Next week is shaping up to be another amazing moment for Switch RPG fans. While the majority of this hype undoubtedly surrounds the ever-closer release of Pokemon Sword and Shield on the 15th, others, including myself, are even more ecstatic about the long-awaited Western release of Romancing SaGa 3 – a HD remastered version at that! Although I was a diehard fan of the Final Fantasy franchise in the early days, I was equally, if not more invested in the SaGa series at the same time. SaGa games on the original gameboy were my primary source of entertainment during long car rides for vacation, family gatherings – what have you. It is for this reason why I can barely contain myself when another entry rolls around.
Here’s a short takeaway for those unfamiliar with SaGa: this series is notoriously tough, unconventional, and downright frustrating at times, but it is because of those points that I also love it. It does many things that are quite different than traditional JRPGs, though admittedly it isn’t always successful every time.
Some of the biggest differences lies in character growth and development, when compared to the traditional level-up system. Most SaGa games opt for small chunks of stat gains rather than the typical “level 1-99” found in almost any other RPG. On the same token, characters often spark – or learn mid-combat – new abilities rather than through more traditional avenues. These two differences play a vital role in why I adore this series – as well as newer releases, like Alliance Alive – so much.The SaGa franchise has had a long, rocky history – from Square’s first million selling game, Makai Toushi SaGa (or Final Fantasy Legend), to the less-than-impressive (sales-wise) SaGa: Scarlet Grace – so the fact that we’re getting any SaGa games whatsoever is a feat in itself.
Fast Forward to 2019, and we’re on the cusp of receiving not one, but two SaGa games – Romancing SaGa 3 next week, and SaGa: Scarlet Grace in December. Neither of these games have been released in an official capacity outside of Japan, but the former is most interesting to me as it was conceived over 20 years ago, during the SNES era of gaming – aka the “golden era” of JRPGs. While I’m not going to go out on a limb and proclaim that Romancing SaGa 3 deserves a spot alongside the greats of the same timeframe, such as Chrono Trigger and Final Fantasy VI, I’m absolutely willing to give it a chance given my track record with the franchise thus far.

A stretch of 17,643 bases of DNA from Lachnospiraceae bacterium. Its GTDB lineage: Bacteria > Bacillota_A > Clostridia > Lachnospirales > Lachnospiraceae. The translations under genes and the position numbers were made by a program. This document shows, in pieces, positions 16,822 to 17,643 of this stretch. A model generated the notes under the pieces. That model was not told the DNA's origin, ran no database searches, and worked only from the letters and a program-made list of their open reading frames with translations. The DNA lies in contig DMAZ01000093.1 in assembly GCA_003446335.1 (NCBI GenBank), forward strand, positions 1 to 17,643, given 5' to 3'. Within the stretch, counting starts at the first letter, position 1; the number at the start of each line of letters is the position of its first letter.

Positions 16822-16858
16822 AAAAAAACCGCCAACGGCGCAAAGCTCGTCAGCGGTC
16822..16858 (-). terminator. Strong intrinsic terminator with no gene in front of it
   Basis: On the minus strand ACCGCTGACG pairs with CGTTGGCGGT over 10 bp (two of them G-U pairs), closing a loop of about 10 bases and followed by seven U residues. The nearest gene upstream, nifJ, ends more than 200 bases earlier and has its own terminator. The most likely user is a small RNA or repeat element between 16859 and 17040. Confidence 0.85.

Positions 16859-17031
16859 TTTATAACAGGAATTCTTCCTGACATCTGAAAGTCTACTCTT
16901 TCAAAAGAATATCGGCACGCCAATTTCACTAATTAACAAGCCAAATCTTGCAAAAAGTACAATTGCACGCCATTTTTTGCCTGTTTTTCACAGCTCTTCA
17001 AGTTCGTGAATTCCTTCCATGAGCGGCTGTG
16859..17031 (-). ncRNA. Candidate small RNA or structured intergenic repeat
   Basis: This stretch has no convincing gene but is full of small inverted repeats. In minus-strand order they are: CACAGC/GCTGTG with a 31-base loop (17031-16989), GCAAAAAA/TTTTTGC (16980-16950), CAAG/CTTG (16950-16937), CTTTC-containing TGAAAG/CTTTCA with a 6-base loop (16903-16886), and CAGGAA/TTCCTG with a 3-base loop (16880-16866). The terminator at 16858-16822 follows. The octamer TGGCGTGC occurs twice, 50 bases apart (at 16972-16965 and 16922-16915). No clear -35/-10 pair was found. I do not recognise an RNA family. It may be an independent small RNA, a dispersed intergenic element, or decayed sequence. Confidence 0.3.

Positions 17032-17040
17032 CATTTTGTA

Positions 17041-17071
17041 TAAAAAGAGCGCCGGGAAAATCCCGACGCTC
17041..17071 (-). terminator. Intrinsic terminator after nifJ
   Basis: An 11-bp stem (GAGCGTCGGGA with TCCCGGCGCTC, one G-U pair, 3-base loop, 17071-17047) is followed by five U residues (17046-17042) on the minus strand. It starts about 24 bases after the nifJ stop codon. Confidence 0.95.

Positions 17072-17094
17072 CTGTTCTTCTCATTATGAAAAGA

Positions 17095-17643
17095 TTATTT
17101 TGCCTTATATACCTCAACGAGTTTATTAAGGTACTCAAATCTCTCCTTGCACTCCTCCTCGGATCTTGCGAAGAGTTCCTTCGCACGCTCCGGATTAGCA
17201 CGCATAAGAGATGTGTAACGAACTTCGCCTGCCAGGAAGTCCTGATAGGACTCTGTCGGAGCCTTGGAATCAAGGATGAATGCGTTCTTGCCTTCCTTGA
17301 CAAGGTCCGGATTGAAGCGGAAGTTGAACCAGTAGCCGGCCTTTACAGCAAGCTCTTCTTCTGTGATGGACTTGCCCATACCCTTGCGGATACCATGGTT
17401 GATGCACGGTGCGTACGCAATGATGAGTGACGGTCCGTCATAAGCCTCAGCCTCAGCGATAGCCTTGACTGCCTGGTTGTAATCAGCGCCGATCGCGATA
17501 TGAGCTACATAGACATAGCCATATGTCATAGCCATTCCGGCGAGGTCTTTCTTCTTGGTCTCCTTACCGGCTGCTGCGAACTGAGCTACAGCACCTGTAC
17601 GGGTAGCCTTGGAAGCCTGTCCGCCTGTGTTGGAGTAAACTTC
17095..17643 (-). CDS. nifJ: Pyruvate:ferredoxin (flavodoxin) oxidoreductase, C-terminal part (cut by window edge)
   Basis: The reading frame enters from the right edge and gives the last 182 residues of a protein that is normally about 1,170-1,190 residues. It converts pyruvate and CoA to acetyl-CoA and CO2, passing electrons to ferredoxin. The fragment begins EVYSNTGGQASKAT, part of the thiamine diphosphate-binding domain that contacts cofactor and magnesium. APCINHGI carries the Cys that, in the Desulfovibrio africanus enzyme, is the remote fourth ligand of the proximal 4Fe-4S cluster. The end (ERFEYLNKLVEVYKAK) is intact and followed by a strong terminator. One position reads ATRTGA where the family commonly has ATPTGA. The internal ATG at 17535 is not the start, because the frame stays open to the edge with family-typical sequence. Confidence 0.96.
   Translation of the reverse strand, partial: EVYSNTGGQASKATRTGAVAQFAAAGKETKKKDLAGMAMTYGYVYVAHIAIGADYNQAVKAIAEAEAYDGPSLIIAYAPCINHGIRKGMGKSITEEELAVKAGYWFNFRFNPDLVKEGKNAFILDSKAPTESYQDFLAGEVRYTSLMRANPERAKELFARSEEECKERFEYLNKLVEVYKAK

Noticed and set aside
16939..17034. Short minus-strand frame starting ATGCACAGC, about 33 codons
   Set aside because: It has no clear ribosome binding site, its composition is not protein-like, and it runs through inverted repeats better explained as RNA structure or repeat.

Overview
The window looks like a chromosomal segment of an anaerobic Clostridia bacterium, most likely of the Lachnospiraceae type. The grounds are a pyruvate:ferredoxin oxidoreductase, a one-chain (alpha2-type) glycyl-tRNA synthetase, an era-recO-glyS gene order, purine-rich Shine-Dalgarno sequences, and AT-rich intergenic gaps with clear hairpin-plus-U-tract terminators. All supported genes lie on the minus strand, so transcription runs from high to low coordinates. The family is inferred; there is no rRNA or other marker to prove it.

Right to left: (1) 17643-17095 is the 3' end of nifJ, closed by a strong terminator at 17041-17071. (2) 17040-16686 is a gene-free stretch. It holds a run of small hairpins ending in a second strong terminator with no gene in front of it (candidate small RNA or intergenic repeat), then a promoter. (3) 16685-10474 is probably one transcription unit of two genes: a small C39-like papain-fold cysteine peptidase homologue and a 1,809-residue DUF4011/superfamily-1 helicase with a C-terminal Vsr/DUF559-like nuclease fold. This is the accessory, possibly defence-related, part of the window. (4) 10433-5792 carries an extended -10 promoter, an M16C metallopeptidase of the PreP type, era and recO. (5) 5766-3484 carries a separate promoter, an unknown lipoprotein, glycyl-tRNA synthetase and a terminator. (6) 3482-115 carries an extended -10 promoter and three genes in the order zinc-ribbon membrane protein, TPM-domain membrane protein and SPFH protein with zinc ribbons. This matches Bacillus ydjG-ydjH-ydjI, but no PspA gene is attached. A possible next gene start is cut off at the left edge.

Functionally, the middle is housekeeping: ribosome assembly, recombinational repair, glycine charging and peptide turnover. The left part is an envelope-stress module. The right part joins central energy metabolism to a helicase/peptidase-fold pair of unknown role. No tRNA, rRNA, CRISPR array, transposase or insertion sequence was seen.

So, what do we know about the worldwide official release of Romancing SaGa 3? It will be a HD remaster, complete with improved graphics that still maintain the 16-bit charm of the original, new characters and scenarios, new areas, and a new game plus. Most SaGa games, including this one, feature a free-form scenario system which allows you to select from a handful of protagonists to control, exploring each of their tales in the order you see fit. It is not so different at a base level than 2018’s Octopath Traveler – a title that clearly drew inspiration from this more unorthodox series in more ways than one.
This scenario system, void of the kingdom-building nature of Romancing SaGa 2, is why many – including myself – are even more excited for it. That’s not to say that developing a kingdom isn’t fun – it had its perks – but I just did not enjoy the game as much as other entries in the series. I’m going in completely blind with Romancing SaGa 3, as I chose not to play any fan translations in hopes of, one day, seeing an official release, and I’m glad that I chose the path of patience. From what I can gather, based on the experiences of those that have played fan translations, the majority prefer this title to that of its predecessor. Either way, I’m afraid of how many people may have been turned off by having Romancing SaGa 2 as their first exposure to the franchise, when the series has such a wonderful history of titles that came before, and after it.
And that is perhaps my biggest reason for excitement around Romancing SaGa 3 – yes, I’m dying to just play the game, but I also want to raise awareness for the series as a whole. There was a time where SaGa games were released almost as frequently as the much more popular Final Fantasy franchise. While there absolutely have been some dud releases along the way, I believe Kawazu’s labor of love has a lot more life left in it. Not only that – I’d love to see some additional re-releases of previous SaGa games on Switch in the future, whether they be in their vanilla forms or as HD remasters.
All that in mind, it should come as no surprise that I’ll be purchasing both Romancing SaGa 3, and SaGa: Scarlet Grace on Switch day one – but what about you? Are you going to give these new titles a go? Will it be your first foray into the wacky world of SaGa?